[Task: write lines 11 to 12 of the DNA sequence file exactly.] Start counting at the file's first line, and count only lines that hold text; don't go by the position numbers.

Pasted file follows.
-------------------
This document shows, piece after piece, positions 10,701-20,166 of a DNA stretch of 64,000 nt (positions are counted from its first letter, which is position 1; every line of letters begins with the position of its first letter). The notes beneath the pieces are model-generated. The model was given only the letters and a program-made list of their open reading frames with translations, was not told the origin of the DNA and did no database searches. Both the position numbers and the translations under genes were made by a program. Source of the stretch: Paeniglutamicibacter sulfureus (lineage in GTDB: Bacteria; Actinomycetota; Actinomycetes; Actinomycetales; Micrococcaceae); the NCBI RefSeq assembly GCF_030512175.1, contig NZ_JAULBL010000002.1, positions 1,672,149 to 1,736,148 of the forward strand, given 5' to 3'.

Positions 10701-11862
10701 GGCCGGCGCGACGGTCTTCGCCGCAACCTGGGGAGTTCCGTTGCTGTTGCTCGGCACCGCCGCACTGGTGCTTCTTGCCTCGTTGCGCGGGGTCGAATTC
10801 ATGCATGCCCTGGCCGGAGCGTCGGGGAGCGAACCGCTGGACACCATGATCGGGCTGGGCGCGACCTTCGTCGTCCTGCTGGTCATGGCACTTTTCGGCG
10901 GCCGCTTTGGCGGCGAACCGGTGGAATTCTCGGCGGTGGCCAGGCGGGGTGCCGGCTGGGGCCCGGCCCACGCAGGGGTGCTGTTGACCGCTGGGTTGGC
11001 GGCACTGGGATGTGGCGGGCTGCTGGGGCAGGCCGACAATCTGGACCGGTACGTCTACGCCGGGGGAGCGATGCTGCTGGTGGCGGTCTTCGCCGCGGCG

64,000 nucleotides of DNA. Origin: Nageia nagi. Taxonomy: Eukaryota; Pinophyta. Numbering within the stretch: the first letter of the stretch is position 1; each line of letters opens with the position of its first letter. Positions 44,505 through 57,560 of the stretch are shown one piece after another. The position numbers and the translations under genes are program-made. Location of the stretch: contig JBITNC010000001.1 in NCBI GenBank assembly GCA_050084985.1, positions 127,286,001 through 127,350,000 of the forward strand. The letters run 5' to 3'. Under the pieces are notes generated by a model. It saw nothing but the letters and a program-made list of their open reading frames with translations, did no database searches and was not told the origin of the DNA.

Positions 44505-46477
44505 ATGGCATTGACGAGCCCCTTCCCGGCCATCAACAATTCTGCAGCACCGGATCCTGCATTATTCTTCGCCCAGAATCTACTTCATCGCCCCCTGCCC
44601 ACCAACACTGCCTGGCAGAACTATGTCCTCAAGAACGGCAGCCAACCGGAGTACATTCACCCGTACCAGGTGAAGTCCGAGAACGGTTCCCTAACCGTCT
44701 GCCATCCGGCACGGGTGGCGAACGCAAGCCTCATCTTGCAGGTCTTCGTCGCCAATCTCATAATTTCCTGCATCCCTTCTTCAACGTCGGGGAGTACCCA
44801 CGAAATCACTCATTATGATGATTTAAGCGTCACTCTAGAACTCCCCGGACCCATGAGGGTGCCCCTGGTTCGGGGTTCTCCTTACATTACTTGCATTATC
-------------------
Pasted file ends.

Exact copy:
44701 GCCATCCGGCACGGGTGGCGAACGCAAGCCTCATCTTGCAGGTCTTCGTCGCCAATCTCATAATTTCCTGCATCCCTTCTTCAACGTCGGGGAGTACCCA
44801 CGAAATCACTCATTATGATGATTTAAGCGTCACTCTAGAACTCCCCGGACCCATGAGGGTGCCCCTGGTTCGGGGTTCTCCTTACATTACTTGCATTATC